Note: Where available, the PDF/Word icon below is provided to view the complete and fully formatted document
 Download Current HansardDownload Current Hansard    View Or Save XMLView/Save XML

Previous Fragment    Next Fragment
Monday, 27 February 2012
Page: 1795

Mr RAMSEY (Grey) (16:21): I rise to address the Social Security Legislation Amendment Bill 2011 and associated bills. I find myself in the strange position of supporting a bill which subsumes individual responsibility and moves it to the public. It is something of which I would normally be extremely wary but, in this case, I find myself with little option but to support it. I would be the first to say I am not a supporter of the nanny state, where the state progressively removes an individual's responsibilities to make decisions in what the state presumes is their best interests. There are scores of examples where government imposes itself in this manner on the general public, in areas like compulsory superannuation, seatbelts, OH&S arrangements—which are very onerous on business and in some cases discourage them from employing workers—and smoking laws. That is not to say that any one of these laws in isolation is a bad thing; it is just an area where government has taken individual responsibility away.

Even the messages of incentives/penalties that government and bodies of government send people regarding personal health care—things like obesity, alcohol consumption and tobacco use—assume that it is not really the fault of the individual. In the case of obesity or alcohol abuse it is the fast food sellers or the alcohol advertisers who are at fault. We are not very honest with people when we fail to tell them if they are overweight, if they drink too much or if they smoke too much that it is in the individual's power to address the problem. Unfortunately, this comes through much of the legislation that we do in the public healthcare or the public benefit sector.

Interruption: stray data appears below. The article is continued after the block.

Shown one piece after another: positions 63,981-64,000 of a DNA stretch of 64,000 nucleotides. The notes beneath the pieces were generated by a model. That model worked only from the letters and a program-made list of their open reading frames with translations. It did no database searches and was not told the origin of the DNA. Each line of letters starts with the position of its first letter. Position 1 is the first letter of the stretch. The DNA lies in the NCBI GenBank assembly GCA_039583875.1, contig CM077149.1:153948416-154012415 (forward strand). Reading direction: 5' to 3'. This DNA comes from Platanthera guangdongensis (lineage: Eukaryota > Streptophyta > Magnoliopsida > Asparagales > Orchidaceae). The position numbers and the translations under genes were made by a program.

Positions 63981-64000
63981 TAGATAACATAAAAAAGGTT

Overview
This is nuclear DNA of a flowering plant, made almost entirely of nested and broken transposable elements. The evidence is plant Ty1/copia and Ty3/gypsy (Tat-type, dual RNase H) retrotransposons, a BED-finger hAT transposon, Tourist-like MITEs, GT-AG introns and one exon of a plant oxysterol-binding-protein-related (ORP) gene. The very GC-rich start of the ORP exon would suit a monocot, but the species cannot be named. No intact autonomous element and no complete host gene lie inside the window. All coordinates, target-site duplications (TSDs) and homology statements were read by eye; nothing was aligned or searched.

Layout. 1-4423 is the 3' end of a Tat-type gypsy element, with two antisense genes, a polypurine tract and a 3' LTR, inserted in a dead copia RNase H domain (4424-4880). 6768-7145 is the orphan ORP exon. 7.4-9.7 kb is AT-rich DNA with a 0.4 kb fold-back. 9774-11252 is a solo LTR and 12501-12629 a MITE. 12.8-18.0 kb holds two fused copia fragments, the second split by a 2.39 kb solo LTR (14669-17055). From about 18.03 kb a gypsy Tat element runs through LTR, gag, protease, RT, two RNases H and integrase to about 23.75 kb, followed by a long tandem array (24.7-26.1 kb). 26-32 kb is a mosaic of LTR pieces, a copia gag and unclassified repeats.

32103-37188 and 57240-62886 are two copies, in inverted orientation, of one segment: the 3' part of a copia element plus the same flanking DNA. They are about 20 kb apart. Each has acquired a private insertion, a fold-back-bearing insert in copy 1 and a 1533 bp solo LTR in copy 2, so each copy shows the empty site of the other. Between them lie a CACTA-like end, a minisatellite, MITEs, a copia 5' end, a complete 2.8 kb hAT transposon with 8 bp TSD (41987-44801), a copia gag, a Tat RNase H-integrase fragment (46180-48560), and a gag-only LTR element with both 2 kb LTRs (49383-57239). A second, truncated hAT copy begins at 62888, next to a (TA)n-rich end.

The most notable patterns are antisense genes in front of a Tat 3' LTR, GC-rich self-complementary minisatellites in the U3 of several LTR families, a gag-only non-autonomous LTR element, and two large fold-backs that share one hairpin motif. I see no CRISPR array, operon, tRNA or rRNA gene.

As I have said, this is not an area that I would normally be drawn to. One of my favourites, as an example of where we fall down in terms of the individual's responsibility, is breakfast programs in schools. I would be the last to say that if kids are coming to school hungry that we should not do something about it, but the downside of that is that as soon as we provide this assistance to the children we are absolving parents of their essential responsibility, which is to feed their children before they go to school. I know of a small middle-class country town where the local school had two or three children coming to school who were hungry, and the school felt it had to do something. It addressed the problem and put in a breakfast program but before long it had 20 or 30 children coming to school for the breakfast program. You have to try to strike a balance between the public good, the child's good and the individual's responsibility. That is not to say that any of these programs are necessarily good or bad, but we need to consider this when we make decisions—as we are with these bills—about absolving individuals of their responsibility and trying to put state pressure on them to achieve social outcomes. For me, the threshold is where the individual's actions impact on others, particularly children.

Today, we are debating that area where we are using the strength of government to manipulate people's welfare income to achieve outcomes for their children that they may not otherwise necessarily take. The Howard government's intervention in the Northern Territory has always had its detractors, and normally it is couched in terms of offending human rights. This has always been a poor criticism. The weakness of the intervention was that it further removed individual responsibilities and the ability of individuals to manage their own lives. So while we take this short-term action we must have a clear eye to the future about how we empower people to take back control of their lives.